Results 1 to 2 of 2

Thread: Integration by parts

  1. #1
    Member
    Joined
    May 2008
    Posts
    138

    Integration by parts

    $\displaystyle \int_0^\pi e^{cos(t)}sin(2t)dt$

    =

    $\displaystyle 2\int_0^\pi e^{cos(t)}sin(t)cos(t)dt$

    $\displaystyle u = cos(t) $
    $\displaystyle du = -sin(t)$

    When $\displaystyle t = \pi $ $\displaystyle u = -1 $
    When $\displaystyle t = 0$ $\displaystyle u = 1 $

    $\displaystyle -2\int_1^{-1} ue^u du$

    Then integration by parts, differentiating $\displaystyle u $and integrating $\displaystyle e^u $ i end up with

    $\displaystyle -2e^u(u-1)$ from 1 to -1

    Doing that I end up with 0 after plugging $\displaystyle cos(t) $ back in for the u. but my calculator tells me the answer is $\displaystyle 4e^-1$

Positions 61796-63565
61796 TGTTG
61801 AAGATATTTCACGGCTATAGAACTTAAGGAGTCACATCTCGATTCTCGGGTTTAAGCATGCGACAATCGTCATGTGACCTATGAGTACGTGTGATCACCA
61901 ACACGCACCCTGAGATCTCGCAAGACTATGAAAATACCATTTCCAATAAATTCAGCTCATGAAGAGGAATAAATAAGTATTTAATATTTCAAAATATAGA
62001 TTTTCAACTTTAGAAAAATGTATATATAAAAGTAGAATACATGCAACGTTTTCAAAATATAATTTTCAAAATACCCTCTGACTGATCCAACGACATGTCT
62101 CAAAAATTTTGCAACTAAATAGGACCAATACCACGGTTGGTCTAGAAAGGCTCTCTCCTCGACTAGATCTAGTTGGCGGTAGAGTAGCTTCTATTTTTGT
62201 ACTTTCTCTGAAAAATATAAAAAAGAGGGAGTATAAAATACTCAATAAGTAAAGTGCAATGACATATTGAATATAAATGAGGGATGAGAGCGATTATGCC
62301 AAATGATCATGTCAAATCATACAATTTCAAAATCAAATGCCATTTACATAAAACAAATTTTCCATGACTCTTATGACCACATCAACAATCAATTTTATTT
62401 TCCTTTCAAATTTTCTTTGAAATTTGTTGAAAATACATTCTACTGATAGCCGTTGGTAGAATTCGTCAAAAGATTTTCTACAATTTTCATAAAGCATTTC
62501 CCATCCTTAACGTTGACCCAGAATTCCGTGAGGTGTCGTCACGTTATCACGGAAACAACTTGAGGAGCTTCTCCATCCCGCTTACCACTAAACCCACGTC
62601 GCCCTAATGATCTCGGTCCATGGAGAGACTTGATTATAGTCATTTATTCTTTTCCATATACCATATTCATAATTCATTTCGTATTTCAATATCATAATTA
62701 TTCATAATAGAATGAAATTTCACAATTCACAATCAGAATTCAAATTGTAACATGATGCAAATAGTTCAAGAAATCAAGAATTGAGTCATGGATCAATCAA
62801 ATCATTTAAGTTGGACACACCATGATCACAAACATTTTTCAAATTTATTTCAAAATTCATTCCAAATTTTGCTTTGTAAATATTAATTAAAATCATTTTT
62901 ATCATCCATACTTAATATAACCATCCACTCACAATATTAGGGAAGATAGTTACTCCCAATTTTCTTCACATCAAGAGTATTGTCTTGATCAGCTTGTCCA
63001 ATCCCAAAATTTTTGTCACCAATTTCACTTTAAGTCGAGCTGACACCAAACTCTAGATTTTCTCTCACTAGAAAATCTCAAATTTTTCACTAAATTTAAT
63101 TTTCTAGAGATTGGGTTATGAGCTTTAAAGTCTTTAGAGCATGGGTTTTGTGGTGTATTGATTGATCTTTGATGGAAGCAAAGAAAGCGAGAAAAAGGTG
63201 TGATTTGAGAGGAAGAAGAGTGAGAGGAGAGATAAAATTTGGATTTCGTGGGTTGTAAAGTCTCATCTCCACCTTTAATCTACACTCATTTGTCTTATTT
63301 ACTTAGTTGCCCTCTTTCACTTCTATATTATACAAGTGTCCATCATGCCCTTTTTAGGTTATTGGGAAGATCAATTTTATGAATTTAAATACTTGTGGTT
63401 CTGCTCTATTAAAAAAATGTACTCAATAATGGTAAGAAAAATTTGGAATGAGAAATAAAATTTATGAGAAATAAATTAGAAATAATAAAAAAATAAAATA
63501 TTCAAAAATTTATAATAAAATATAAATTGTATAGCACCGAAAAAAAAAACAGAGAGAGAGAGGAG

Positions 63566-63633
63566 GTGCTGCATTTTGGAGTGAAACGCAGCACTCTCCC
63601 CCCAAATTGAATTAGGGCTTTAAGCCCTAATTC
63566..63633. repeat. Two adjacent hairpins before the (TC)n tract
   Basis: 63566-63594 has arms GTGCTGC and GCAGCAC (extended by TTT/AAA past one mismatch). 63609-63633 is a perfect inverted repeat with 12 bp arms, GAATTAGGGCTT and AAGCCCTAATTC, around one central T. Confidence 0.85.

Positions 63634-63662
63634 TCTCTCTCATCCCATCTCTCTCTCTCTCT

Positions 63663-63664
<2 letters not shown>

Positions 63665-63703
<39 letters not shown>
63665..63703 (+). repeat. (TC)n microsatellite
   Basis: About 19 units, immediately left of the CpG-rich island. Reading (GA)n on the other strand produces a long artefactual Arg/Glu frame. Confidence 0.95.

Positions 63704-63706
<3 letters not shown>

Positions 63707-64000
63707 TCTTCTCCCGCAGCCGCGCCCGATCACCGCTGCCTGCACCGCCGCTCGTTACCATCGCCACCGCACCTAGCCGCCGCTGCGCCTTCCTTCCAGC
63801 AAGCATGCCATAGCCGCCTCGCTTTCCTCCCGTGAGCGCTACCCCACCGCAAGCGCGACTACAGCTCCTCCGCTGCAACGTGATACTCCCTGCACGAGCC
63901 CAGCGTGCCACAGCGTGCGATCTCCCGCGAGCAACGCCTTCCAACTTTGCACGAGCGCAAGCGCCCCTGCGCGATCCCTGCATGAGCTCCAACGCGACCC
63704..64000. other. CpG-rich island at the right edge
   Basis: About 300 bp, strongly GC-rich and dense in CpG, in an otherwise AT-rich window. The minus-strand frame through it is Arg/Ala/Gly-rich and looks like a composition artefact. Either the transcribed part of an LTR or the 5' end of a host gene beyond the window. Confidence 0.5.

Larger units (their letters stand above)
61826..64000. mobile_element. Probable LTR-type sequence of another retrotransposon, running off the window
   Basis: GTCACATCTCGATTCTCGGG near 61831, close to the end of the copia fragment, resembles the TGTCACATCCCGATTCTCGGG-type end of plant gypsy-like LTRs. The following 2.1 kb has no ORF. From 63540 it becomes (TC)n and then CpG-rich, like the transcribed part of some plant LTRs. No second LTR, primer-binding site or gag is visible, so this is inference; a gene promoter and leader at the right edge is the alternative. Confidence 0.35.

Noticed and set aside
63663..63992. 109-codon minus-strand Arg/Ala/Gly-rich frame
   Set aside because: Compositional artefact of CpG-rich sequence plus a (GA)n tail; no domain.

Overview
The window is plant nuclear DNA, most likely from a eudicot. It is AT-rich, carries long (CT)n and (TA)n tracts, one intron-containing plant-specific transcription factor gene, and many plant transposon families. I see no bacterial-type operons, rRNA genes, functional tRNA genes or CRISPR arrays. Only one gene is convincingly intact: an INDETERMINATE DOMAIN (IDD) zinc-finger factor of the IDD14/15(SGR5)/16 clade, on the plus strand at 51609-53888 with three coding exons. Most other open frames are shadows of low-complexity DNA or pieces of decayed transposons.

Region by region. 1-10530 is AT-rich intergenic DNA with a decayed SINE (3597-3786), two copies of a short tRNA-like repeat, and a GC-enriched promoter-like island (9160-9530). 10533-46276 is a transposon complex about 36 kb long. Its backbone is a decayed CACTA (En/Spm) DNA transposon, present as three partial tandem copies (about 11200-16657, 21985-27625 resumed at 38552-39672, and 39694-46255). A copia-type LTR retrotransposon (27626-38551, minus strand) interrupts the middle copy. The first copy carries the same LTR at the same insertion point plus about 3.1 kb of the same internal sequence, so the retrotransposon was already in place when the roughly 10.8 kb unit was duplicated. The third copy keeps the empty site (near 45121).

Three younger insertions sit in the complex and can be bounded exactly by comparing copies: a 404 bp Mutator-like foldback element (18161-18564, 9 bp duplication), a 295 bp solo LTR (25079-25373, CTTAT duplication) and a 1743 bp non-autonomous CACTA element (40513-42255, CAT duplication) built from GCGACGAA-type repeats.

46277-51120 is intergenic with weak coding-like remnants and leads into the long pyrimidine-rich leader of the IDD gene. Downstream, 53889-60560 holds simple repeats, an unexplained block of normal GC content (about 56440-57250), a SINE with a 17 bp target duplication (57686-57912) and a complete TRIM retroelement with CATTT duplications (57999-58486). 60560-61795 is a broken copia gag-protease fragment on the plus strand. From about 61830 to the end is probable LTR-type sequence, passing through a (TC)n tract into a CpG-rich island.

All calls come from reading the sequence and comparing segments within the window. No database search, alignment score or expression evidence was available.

What am I doin wrong, I know I'm close...i think :P

    PS: best part is, if i just substitute the -1 and 1 directly into the above equation...i get the right answer


    EDIT: ....im suppose to put -1 and 1 in aren't i....shrug haha
    Last edited by silencecloak; Feb 17th 2009 at 01:52 PM.
    Follow Math Help Forum on Facebook and Google+

  2. #2
    MHF Contributor
    skeeter's Avatar
    Joined
    Jun 2008
    From
    North Texas
    Posts
    16,216
    Thanks
    3701
    $\displaystyle -2\left[-2e^{-1} - 0\right] = 4e^{-1}$
    Follow Math Help Forum on Facebook and Google+

Similar Math Help Forum Discussions

  1. Replies: 2
    Last Post: Jan 11th 2012, 02:30 PM
  2. Replies: 8
    Last Post: Sep 2nd 2010, 12:27 PM
  3. Replies: 0
    Last Post: Apr 23rd 2010, 03:01 PM
  4. Integration by Parts!
    Posted in the Calculus Forum
    Replies: 7
    Last Post: Jan 22nd 2010, 03:19 AM
  5. Replies: 1
    Last Post: Feb 17th 2009, 06:55 AM

Search Tags


/mathhelpforum @mathhelpforum